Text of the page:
Prior Fiscal: $3.72 Billion
Percentage Change: +16.6%
No. of Employees: 13,900
Global Headquarters: Irvine, Calif.
Michael A. Mussallem, Chairman and CEO
Donald E. Bobo Jr., Corp. VP, Strategy & Corporate Development
Todd J. Brinton, M.D., F.A.C.C., Corp. VP, Advanced Technology, Chief Scientific Officer
Daveen Chopra, Corp. VP, Surgical Structural Heart
Jean-Luc Lemercier, Corp. VP, EMEA, Canada, and Latin America
John P. McGrath, Ph.D., Corp. VP, Quality, Regulatory, Clinical
Joseph Nuzzolese, Corp. VP, Global Supply Chain
Arnold A. Pinkston, Corp. VP, General Counsel
Katie M. Szyman, Corp. VP, Critical Care
Scott B. Ullem, Corp. VP, Chief Financial Officer
Huimin Wang, M.D., Corp. VP, Japan, Asia and Pacific
Larry L. Wood, Corp. VP, Transcatheter Aortic Valve Replacement
Bernard J. Zovighian, Corp. VP, Transcatheter Mitral and Tricuspid Therapies
The Edwards family is quite prolific.
There are thousands, maybe hundreds of thousands of them scattered throughout the world with possibly up to two million or more altogether, but nobody really knows for sure.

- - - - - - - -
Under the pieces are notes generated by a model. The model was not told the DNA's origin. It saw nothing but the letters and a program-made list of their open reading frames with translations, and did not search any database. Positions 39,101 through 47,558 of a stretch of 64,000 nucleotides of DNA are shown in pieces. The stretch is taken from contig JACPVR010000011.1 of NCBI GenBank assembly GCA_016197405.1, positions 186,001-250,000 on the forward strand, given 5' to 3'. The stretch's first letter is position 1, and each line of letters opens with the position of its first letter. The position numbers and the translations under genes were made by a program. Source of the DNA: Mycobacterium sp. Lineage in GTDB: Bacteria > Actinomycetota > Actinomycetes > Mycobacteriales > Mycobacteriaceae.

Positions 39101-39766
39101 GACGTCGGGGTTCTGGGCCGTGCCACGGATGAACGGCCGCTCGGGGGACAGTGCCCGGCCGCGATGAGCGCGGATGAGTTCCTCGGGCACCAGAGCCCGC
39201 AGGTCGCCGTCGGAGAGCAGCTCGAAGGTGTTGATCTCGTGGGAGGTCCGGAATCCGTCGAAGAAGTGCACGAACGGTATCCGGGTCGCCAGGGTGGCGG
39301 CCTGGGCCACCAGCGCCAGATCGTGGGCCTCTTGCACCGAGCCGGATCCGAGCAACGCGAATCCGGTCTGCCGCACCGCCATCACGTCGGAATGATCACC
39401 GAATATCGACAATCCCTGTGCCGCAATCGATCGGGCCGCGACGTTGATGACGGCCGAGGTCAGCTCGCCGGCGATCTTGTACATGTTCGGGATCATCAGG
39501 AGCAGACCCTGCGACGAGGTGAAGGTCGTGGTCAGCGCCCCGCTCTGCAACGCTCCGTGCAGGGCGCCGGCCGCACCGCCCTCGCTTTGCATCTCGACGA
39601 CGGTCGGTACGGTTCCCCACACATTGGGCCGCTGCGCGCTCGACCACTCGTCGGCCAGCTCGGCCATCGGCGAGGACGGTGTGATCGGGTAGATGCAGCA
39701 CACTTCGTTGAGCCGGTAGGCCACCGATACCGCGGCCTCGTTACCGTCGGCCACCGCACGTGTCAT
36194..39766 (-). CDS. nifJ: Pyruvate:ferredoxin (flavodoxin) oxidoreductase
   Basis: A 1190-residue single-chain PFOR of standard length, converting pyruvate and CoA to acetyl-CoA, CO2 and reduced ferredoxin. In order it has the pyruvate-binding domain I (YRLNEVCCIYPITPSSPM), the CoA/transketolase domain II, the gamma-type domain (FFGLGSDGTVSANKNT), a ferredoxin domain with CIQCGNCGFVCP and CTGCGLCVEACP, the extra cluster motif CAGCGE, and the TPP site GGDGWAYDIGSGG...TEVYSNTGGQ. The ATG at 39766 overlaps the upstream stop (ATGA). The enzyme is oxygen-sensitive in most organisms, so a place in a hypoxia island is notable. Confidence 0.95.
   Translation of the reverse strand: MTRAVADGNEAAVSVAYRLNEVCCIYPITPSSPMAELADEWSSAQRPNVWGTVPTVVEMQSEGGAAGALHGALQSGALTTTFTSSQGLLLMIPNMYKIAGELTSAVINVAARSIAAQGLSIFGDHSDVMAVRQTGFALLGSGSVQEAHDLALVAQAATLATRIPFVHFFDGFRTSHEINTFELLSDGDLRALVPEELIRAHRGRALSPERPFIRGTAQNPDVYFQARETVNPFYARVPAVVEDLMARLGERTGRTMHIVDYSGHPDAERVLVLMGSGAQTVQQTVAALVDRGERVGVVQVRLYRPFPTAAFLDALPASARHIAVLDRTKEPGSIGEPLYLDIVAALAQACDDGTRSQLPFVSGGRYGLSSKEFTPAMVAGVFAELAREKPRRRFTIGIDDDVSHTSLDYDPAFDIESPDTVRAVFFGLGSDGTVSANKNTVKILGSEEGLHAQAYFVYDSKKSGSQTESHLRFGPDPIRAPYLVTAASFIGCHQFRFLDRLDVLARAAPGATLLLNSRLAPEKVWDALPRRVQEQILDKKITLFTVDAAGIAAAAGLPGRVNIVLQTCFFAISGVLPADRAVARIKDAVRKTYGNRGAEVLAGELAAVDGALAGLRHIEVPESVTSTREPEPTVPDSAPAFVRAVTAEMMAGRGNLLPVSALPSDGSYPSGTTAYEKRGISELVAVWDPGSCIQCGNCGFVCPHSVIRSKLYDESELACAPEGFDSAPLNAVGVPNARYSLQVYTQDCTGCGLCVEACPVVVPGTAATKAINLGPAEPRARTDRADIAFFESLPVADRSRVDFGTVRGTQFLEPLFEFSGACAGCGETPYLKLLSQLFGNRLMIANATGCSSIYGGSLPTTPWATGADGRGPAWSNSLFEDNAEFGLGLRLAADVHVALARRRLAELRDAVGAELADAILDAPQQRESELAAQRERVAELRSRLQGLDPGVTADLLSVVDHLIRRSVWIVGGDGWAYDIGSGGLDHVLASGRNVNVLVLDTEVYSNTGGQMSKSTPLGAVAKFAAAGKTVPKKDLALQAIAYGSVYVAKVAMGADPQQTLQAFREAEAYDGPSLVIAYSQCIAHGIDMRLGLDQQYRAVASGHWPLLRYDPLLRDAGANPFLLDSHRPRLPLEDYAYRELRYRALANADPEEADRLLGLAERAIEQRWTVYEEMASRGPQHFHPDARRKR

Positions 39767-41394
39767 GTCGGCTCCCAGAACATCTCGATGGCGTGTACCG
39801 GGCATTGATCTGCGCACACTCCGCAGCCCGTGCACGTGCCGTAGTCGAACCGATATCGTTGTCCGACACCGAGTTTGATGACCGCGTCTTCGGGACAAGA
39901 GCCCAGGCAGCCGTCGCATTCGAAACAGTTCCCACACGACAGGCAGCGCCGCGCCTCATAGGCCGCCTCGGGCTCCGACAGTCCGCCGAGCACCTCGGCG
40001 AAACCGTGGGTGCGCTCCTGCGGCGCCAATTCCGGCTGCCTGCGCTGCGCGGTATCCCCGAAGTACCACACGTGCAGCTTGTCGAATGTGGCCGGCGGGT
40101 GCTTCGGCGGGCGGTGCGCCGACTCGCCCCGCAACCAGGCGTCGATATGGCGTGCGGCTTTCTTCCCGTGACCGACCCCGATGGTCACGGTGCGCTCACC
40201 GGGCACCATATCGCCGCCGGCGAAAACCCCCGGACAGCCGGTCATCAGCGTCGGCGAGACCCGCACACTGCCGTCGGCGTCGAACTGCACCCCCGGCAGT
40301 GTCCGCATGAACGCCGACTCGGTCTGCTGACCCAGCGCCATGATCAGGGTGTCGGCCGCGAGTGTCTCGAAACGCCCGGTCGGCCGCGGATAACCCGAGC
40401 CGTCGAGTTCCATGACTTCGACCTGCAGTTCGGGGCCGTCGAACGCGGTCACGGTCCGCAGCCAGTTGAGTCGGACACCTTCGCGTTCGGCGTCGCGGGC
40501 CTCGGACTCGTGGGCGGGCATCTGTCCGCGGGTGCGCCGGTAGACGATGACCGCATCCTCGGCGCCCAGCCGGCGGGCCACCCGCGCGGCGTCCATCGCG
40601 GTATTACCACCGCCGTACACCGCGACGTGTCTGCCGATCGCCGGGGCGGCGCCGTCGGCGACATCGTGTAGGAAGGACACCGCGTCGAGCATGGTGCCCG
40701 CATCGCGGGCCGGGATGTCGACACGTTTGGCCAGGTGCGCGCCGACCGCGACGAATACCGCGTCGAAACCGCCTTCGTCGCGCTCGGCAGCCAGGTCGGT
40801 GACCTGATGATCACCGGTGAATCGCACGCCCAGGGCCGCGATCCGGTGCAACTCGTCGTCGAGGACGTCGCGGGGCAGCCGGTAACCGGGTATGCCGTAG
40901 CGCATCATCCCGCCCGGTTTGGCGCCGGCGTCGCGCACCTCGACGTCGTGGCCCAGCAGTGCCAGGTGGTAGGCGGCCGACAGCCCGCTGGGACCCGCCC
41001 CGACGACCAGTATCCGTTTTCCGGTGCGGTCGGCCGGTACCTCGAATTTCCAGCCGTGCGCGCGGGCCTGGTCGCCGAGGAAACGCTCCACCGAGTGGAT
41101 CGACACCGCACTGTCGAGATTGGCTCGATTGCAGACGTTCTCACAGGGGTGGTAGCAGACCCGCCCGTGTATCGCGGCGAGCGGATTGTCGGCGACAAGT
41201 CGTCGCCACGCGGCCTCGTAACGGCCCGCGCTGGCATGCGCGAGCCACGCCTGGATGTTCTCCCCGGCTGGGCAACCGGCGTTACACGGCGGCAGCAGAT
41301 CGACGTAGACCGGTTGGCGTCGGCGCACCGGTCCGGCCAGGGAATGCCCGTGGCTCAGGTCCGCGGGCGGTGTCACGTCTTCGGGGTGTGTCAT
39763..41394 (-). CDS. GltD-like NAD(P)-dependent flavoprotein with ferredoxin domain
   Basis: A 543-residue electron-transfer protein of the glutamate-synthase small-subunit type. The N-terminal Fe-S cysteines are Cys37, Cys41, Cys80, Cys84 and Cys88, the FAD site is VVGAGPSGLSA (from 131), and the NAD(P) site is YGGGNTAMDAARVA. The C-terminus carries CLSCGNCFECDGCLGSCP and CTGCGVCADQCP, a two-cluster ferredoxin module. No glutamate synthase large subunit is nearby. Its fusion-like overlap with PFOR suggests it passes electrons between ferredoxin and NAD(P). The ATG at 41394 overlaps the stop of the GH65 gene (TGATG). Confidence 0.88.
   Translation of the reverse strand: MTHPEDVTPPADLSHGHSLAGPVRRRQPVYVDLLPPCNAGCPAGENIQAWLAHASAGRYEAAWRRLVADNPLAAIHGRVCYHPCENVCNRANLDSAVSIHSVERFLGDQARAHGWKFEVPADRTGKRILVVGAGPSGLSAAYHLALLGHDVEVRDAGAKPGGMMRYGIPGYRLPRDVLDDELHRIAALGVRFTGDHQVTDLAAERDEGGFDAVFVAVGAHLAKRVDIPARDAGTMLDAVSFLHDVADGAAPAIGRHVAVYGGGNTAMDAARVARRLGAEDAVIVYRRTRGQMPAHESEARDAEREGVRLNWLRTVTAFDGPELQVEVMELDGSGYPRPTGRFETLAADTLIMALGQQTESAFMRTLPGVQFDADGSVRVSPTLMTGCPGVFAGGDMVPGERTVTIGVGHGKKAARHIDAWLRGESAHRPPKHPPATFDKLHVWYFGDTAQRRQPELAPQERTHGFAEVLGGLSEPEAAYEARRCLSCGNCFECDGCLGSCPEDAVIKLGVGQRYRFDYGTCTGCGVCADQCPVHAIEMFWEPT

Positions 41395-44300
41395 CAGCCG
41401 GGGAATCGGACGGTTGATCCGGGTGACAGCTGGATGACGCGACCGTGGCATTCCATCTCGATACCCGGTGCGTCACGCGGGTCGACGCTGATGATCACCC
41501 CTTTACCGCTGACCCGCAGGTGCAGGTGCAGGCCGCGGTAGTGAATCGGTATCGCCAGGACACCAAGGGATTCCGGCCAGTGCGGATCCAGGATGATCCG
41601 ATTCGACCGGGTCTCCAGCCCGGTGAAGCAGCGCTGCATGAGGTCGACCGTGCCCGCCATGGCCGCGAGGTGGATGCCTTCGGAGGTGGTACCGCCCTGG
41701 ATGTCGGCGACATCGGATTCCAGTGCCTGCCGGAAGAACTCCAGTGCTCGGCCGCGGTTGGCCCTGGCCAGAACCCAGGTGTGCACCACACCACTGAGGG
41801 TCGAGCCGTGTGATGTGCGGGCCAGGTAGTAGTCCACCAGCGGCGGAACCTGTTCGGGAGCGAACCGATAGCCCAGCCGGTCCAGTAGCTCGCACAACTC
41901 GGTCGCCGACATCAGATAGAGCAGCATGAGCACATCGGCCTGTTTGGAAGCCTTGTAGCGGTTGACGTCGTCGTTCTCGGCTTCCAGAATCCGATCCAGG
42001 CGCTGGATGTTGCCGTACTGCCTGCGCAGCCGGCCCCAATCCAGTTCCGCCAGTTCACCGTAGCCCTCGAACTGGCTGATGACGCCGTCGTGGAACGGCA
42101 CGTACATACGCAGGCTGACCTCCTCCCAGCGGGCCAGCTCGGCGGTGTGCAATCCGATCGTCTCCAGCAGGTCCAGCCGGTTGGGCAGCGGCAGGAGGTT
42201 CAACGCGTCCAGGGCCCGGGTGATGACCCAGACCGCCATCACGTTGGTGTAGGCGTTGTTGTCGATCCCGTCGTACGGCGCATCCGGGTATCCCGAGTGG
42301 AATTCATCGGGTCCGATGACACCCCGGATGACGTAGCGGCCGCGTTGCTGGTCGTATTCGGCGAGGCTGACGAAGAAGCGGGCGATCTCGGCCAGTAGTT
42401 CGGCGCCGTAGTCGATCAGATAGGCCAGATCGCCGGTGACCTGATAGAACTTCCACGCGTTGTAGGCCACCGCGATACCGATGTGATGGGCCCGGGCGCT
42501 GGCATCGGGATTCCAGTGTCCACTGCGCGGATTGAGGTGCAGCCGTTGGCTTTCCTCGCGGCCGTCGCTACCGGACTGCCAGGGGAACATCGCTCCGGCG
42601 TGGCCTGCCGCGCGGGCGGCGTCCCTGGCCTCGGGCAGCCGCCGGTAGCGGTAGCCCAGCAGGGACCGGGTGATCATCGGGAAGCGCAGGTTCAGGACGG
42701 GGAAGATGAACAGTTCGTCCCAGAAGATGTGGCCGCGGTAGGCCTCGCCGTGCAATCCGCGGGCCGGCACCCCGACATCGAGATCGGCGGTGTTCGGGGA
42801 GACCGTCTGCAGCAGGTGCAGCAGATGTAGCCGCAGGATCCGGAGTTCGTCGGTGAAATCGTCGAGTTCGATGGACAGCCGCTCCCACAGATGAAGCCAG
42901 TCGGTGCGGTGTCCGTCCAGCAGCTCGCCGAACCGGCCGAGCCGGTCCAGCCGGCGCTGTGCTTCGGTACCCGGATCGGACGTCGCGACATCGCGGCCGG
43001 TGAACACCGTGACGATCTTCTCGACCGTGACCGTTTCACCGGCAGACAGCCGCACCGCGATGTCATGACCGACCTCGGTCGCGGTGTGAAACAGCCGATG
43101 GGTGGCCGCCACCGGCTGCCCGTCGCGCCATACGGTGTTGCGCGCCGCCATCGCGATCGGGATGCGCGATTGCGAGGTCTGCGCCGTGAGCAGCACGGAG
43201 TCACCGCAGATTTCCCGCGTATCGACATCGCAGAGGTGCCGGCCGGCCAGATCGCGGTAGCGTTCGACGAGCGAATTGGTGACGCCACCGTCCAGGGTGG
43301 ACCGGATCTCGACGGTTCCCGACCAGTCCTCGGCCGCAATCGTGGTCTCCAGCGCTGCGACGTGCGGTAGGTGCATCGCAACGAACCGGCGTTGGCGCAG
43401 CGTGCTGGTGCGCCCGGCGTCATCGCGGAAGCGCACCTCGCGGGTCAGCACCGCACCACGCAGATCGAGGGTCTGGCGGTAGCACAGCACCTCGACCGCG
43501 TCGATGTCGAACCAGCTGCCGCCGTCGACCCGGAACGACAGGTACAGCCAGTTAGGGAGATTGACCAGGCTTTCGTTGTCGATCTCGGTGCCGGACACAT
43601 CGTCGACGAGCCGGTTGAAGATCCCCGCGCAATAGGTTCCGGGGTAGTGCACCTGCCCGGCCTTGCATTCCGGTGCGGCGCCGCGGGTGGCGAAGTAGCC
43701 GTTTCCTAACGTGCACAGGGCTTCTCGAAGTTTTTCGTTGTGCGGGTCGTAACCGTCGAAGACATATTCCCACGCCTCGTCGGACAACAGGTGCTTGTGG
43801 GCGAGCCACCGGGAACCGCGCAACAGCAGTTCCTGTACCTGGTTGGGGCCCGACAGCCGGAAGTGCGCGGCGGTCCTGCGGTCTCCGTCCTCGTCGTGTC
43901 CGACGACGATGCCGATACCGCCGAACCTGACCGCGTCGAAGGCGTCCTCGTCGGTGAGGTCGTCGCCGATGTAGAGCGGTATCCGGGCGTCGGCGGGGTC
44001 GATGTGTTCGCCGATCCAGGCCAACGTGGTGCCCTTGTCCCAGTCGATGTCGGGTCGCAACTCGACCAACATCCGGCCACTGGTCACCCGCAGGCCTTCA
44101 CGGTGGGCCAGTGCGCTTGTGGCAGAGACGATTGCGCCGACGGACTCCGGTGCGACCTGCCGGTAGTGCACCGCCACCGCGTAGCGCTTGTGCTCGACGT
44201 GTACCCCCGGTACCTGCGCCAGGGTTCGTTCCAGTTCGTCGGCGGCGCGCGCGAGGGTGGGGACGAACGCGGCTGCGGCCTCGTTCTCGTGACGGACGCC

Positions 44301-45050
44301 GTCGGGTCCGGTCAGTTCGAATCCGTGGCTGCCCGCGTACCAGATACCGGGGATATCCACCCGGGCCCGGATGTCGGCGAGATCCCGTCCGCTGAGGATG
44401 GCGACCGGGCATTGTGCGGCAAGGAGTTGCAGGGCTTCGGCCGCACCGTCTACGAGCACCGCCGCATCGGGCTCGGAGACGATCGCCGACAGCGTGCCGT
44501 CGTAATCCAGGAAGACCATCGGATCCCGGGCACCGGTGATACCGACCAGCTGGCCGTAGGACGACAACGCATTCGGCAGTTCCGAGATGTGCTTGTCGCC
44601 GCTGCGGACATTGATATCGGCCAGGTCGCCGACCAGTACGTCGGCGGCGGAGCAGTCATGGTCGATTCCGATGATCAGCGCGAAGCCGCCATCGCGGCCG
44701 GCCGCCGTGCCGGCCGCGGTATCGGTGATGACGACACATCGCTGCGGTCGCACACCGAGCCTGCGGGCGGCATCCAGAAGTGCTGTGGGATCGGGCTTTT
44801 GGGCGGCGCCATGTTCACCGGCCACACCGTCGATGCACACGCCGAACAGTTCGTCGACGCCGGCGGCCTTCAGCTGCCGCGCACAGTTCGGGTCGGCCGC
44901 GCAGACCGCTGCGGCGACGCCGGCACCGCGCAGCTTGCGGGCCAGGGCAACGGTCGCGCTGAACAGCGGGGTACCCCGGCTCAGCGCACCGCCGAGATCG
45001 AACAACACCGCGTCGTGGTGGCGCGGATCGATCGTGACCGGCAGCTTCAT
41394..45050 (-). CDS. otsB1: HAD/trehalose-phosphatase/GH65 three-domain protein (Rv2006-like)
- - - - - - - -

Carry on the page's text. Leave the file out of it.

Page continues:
Folks lost count a long time ago.
They go by ordinary names like Fred, Cindi, Gary, Thomas, John, and Andrea, as well as more exotic ones like Shizue and Malea. They hail from places near and far, from the asphalt jungles of Manhattan, Melbourne, and Mumbai, to the secluded suburbs of Washington, Winnipeg, and Warsaw. Each family member is unique, embodying the traits that differentiate them from their kin, yet they all share a common, unbreakable bond.
“It’s a family,” Marvin Keyser explains matter-of-factly. “You guys are part of my life, and I’m part of their life.”
“Instant family,” adds Gary Truhn.
Instant indeed: Keyser and Truhn are kindred spirits, linked not by blood but by the implantable technology keeping their once-feeble cardiac valves in check. The innovation, developed by Irvine, Calif.-based Edwards Lifesciences Corporation, has given rise to an extended clan of recovered patients, each connected by the shared experience of a life-threatening health scare.
Keyser and Truhn shared their heart valve war stories with each other and dozens of their unofficial relatives last spring during an annual meet-and-greet hosted by Edwards Lifesciences. Dubbed the “Patient Experience,” the event is basically an educational opportunity for both company leaders and heart valve recipients, as it gives the former group insight into potential product and/or process improvements, and the latter bunch the opportunity to meet their broken-hearted brethren as well as the cardiac implant artisans.